I need help with the selection of a motor and a motor driver

I need to spin a 700g (65mm radius) round ball at 35,000 RPM. I need to bring it up to speed slowly, so I also need a motor driver/speed controller and something that tells me what the current rpm is. I have attached an image for reference.

How should I know what torque or power the motor should have?

enter image description here

  • $\begingroup$ Is the ball situated on the motor axis or is it located on an arm extending from the axis? $\endgroup$
    – fred_dot_u
    Jul 27 '21 at 12:53
  • $\begingroup$ @fred_dot_u It is located on the motor axis. $\endgroup$ Jul 27 '21 at 13:04
  • $\begingroup$ your specification is insufficient. What is needed is the acceleration you want to give the device (how long until top speed), and then we need to know what the steady state drag on the system is (what is the power to keep it going). While we're at it, the hard thing here is building a device that will rotate at such a high rate without shaking itself apart. $\endgroup$
    – Tiger Guy
    Jul 28 '21 at 4:09
  • $\begingroup$ As Tiger guy said, the hard part will be balancing this properly. If the mass is offset by only 0.1mm at 35,000 RPM, the unbalance forces will be about 1kN. You also need to check the shaft whirling speeds, otherwise your first run will end with a bang, and a 700g sphere flying across the room looking for something it can break (and that something might be you, if you are in the way). $\endgroup$
    – alephzero
    Jul 28 '21 at 21:37
  • $\begingroup$ You also need to realize that the maximum linear speed of the surface of the sphere will be about Mach 0.8. The aerodynamic drag will be large and the device will be the center of a small whirlwind while it is running, unless you plan to operate the device in a vacuum chamber. $\endgroup$
    – alephzero
    Jul 28 '21 at 21:45

The text in your image could be improved by making it lighter than the background, but that's not important to the solution.

By using "torque required for rotating mass" as the search terms, I found many resources to assist your goal. Unfortunately, most of them use Imperial measurements and it appears that you're using the metric system. Not to worry, Torque for Dummies (paraphrased) has the calculations in metric.

The solution from the linked page is aimed to calculate torque for a spinning disk, not a sphere, but I suspect the mass portion of the calculation and the diameter/radius are the critical inputs.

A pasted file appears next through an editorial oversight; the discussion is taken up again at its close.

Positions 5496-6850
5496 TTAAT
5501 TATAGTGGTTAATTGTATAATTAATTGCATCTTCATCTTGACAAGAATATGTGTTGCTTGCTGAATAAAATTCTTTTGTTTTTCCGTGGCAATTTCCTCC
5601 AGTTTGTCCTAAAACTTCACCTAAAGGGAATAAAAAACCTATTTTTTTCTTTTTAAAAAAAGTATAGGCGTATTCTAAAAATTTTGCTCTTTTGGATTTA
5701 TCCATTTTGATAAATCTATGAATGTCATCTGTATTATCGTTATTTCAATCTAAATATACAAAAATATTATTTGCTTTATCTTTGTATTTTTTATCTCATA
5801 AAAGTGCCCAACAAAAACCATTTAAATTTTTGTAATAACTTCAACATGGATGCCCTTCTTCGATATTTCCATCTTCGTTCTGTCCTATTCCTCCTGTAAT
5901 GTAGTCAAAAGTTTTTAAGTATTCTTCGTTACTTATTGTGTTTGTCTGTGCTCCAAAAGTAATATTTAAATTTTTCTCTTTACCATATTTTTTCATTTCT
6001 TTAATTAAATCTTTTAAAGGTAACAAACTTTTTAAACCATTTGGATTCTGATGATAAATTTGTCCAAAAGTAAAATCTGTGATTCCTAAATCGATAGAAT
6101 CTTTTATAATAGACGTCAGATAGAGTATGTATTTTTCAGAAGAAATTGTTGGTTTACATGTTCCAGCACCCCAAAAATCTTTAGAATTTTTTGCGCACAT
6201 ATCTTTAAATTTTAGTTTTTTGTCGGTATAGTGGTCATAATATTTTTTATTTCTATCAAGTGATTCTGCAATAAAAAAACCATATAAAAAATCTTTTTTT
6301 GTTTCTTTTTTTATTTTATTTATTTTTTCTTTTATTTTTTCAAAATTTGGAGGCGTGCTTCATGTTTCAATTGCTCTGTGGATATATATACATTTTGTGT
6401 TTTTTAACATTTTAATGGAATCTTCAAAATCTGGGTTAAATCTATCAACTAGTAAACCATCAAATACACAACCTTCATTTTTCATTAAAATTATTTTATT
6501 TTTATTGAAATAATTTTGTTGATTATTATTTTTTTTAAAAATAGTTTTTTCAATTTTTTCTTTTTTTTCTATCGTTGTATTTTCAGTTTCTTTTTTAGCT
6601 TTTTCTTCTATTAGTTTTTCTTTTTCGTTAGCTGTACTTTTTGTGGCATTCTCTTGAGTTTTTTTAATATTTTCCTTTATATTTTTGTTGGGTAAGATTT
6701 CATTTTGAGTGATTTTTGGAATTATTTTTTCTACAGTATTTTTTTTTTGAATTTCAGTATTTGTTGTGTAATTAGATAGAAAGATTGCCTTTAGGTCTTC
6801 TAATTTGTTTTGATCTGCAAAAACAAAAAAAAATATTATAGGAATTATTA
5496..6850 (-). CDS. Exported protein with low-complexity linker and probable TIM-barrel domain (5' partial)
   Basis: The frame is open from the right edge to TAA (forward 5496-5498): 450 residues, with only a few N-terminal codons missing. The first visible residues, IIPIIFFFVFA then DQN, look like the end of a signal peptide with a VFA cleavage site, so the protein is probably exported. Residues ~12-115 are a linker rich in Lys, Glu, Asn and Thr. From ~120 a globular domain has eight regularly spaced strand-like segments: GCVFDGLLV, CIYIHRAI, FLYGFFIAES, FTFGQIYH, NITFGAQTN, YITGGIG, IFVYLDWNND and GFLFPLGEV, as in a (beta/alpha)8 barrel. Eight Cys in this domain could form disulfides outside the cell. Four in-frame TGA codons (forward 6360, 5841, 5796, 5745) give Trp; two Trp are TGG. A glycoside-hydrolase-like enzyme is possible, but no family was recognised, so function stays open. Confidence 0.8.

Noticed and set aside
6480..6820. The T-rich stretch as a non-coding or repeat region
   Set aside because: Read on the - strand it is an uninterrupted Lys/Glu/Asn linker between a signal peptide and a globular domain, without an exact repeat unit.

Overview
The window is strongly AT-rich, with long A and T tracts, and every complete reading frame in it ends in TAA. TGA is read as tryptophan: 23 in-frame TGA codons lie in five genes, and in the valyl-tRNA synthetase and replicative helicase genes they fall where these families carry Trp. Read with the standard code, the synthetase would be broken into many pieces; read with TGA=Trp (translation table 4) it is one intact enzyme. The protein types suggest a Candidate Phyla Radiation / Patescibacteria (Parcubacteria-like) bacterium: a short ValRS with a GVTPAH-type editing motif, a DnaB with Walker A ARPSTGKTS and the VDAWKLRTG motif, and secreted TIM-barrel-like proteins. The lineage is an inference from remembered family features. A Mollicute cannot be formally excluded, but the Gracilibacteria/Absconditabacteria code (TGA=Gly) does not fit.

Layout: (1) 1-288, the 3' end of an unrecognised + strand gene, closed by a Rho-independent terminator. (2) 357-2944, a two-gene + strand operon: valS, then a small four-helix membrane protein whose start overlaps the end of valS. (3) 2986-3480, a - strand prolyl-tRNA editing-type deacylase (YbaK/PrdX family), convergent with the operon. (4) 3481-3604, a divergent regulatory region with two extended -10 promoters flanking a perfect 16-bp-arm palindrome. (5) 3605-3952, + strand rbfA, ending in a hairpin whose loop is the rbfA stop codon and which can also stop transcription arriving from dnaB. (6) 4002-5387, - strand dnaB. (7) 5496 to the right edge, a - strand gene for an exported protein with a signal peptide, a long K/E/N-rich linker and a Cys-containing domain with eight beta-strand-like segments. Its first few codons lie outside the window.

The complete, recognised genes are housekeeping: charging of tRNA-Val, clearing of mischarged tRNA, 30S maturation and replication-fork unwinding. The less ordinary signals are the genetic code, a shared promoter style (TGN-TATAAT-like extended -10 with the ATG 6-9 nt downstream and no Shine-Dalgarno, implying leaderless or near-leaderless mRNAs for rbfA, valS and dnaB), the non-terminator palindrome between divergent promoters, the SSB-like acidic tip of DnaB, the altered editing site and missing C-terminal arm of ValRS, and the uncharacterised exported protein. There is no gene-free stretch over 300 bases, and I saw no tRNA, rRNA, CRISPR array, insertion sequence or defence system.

Say that a DVD has a mass of 30 grams and a diameter of 12 centimeters. It starts at 700 revolutions per second when you first hit play and winds down to about 200 revolutions per second at the end of the DVD 50 minutes later. What’s the average torque needed to create this acceleration? You start with the torque equation:

torque equation

A DVD is a disk shape rotating around its center, which means that its moment of inertia is

moment of inertia equation

Thanks to NMech for the correction for the rotational inertial of a sphere, maintaining the original link information above.

$$\frac{2}{5} m r^2$$

The diameter of the DVD is 12 centimeters, so the radius is 6.0 centimeters. Putting in the numbers gives you the moment of inertia:

moment of inertia calculation

How about the angular acceleration,

angular acceleration question mark

Here’s the angular equivalent of the equation for linear acceleration:

angular equivalent of equation for linear acceleration

But because the angular velocity always stays along the same axis, you can consider just the components of the angular velocity and angular acceleration along this axis. They are then related by

relationship of components

First, you need to express angular velocity in radians per second, not revolutions per second. You know that the initial angular velocity is 700 revolutions per second, so in terms of radians per second, you get

more calculations

Similarly, you can get the final angular velocity this way:

still more calculations

Now you can plug the angular velocities and time into the angular acceleration formula:

hard to believe, but more calculations

The angular acceleration is negative because the angular velocity of the disk decreased. The negative acceleration then leads to a reduction in this angular velocity.

You’ve found the moment of inertia and the angular acceleration, so now you can plug those values into the torque equation:

Yep, the last of the calculations

Obviously, you'll have to replace the example values with your own. This is left as an exercise to the reader.

Note: all quoted text and formulae images directly imported from linked site.

  • $\begingroup$ minor improvement The moment of inertia for a solid sphere is $\frac{2}{5} m R^2$ . $\endgroup$
    – NMech
    Jul 27 '21 at 14:06
  • $\begingroup$ the other thing I am worried is that the rpms are really high, so you might have additional friction, which might need additional torque to overcome. $\endgroup$
    – NMech
    Jul 27 '21 at 14:08
  • $\begingroup$ @NMech, I don't know how to incorporate your comment formula into the post. If you have edit capabilities, please add that in. If not, tell me now to place it in the body. $\endgroup$
    – fred_dot_u
    Jul 27 '21 at 15:06
  • 1
    $\begingroup$ One must hope that the OP recognizes the difference between the quoted formulae and the added correction and incorporates it into the calculations. Thank you for the corrective edits. $\endgroup$
    – fred_dot_u
    Jul 27 '21 at 16:58
  • 1
    $\begingroup$ This ignores the aerodynamic drag on the sphere and the fact that the sphere will act like a centrifugal air pump drawing air in from the "poles" and throwing it out at the "equator". The aerodynamic effects will completely swamp the torque required to accelerate the mass and inertia of the sphere. $\endgroup$
    – alephzero
    Jul 28 '21 at 21:49

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